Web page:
Hydropolitical Vulnerability and Resilience along International Waters

Africa (pdf) af

Africa is unique among the developing world-regions in that all major
rivers and freshwater lakes and aquifers on the continent are shared
by two or more countries, and each country in the continent shares
one or more freshwater bodies with its neighbours,
sometimes hostile neighbours. The diversity of political, social,
and economic structures and organizations among the African
countries, and the highly varied spatial and temporal precipitation
and distribution of water in the continent, make the hydropolitical
climate in Africa very complex and vulnerable.
(Klaus Toepfer, United Nations Under-Secretary General and
Executive Director, United Nations Environment Programme)

 

Asia (pdf)as

This report focuses on the challenges and opportunities facing Asia
—a continent with intensively utilized groundwater and surface water
resources. The transboundary basins show signs of resilience, but
also of vulnerability. In most instances it is politics and the lack of
institutional agreements that play a major role in causing these
vulnerabilities. At the regional and sub-regional level, there are
entities, often supported by the international community, working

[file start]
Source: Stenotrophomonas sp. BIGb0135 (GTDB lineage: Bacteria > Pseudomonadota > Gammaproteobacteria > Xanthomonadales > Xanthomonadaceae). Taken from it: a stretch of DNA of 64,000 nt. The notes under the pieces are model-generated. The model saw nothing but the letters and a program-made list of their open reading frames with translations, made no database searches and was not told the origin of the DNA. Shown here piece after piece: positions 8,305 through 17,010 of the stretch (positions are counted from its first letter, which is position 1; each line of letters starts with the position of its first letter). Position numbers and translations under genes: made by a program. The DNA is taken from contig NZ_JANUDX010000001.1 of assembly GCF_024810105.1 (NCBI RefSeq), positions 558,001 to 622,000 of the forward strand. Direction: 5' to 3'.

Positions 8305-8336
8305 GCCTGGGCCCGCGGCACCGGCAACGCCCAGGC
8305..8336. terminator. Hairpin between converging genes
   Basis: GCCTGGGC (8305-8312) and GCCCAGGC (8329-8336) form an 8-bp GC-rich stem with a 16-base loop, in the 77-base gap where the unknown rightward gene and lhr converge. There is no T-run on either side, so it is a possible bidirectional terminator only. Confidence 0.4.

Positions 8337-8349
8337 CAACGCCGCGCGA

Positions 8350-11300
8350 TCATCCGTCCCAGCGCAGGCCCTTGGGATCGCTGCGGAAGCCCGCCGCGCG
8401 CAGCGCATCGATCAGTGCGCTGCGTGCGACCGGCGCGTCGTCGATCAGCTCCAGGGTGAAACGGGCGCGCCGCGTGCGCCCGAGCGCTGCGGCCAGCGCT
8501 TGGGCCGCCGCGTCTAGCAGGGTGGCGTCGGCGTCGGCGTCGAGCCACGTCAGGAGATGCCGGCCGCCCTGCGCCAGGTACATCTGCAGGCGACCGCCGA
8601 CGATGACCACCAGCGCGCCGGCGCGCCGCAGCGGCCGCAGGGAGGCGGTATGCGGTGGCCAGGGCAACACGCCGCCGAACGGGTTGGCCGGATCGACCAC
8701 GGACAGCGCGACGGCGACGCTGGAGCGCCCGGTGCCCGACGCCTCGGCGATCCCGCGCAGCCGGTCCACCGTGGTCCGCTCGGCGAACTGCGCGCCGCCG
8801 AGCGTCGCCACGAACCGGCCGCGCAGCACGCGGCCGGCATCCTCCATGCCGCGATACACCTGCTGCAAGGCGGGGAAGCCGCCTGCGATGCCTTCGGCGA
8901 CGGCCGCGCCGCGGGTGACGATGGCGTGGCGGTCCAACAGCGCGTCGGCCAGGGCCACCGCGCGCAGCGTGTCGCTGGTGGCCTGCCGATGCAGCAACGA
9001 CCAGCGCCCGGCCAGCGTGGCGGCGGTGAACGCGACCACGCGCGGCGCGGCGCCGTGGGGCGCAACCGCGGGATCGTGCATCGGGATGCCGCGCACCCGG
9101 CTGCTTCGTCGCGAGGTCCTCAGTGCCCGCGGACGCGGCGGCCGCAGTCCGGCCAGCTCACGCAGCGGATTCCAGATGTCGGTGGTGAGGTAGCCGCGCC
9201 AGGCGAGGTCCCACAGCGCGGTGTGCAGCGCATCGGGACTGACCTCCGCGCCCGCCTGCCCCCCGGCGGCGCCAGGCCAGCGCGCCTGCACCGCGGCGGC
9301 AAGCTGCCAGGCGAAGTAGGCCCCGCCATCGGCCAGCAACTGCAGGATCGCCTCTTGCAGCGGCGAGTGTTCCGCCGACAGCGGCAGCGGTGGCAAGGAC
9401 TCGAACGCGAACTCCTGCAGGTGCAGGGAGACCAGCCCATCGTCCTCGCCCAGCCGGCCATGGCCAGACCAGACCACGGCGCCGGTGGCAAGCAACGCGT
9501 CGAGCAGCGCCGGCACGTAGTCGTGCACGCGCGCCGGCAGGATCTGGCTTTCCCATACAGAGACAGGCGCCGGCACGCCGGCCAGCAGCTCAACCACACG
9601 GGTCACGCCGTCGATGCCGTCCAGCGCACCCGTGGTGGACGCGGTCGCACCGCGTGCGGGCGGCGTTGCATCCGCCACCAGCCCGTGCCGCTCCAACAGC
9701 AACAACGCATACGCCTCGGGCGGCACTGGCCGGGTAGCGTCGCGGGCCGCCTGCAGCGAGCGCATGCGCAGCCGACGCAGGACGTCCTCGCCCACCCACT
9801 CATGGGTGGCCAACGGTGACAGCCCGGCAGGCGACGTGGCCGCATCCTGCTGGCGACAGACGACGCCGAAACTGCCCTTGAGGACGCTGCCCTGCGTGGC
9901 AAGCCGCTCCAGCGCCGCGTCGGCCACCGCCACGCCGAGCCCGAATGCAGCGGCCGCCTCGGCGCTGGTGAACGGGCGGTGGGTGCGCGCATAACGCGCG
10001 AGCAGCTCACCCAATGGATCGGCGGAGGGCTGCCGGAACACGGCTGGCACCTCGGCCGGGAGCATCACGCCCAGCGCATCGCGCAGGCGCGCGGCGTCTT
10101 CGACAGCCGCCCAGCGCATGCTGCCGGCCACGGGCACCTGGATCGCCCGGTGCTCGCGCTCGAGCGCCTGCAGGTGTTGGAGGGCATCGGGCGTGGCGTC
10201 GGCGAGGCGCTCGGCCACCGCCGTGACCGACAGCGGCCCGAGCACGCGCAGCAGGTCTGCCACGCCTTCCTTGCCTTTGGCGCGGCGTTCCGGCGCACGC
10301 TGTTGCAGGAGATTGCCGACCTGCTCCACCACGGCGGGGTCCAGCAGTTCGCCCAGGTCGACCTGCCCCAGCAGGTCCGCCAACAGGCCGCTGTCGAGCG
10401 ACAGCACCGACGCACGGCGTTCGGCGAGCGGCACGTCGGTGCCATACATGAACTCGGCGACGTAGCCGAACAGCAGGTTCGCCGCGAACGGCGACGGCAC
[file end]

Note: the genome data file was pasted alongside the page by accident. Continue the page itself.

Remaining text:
to develop, manage, and share the multiple-use potential of shared
water resources. (Achim Steiner, United Nations Under-Secretary
General Executive Director, United Nations Environment Programme)

 

Europe (pdf)EU

This report focuses on the challenges and the opportunities
facing Europe a continent that enjoys relatively abundant
water resources However, while European citizens only utilize
around 20% of the available water supply, water is distributed
unevenly across the Continent and there is a wide range in
the average runoff across European basins. Meanwhile,
several basins in Central Europe, from the Seine to the Dnieper,
are showing lower runoff values, which may lead to rising
water stress as populations climb.(Achim Steiner, United
Nations Under-Secretary General Executive Director,
United Nations Environment Programme)

 

Latin America; in English (pdf), in Spanish (pdf)la

With only 15 percent of the world s total landmass, Latin America
and the Caribbean enjoy the distinction of being the region with
the greatest availability of freshwater resources. However, the
sustainable management of this rich resource is complicated by
several factors. Firstly, the distribution of the region s fresh water
is highly heterogeneous. Then there are the skyrocketing demands
imposed by a rapidly growing population of over 560 million
inhabitants. Third, agricultural activities account for nearly
three-quarters of all the water used in the region.
(Achim Steiner, United Nations Under-Secretary General
Executive Director, United Nations Environment Programme)

 

North America(pdf)na

This report focuses on the challenges and opportunities facing
North America, a continent with about 6.5% of its area covered
by surface freshwater. The rivers and basins are subject to
interstate and international agreements that ensure that all basin
countries get some portion of the water and that the rivers remain
navigable for commerce.
(Achim Steiner, United Nations Under-Secretary General
Executive Director, United Nations Environment Programme)

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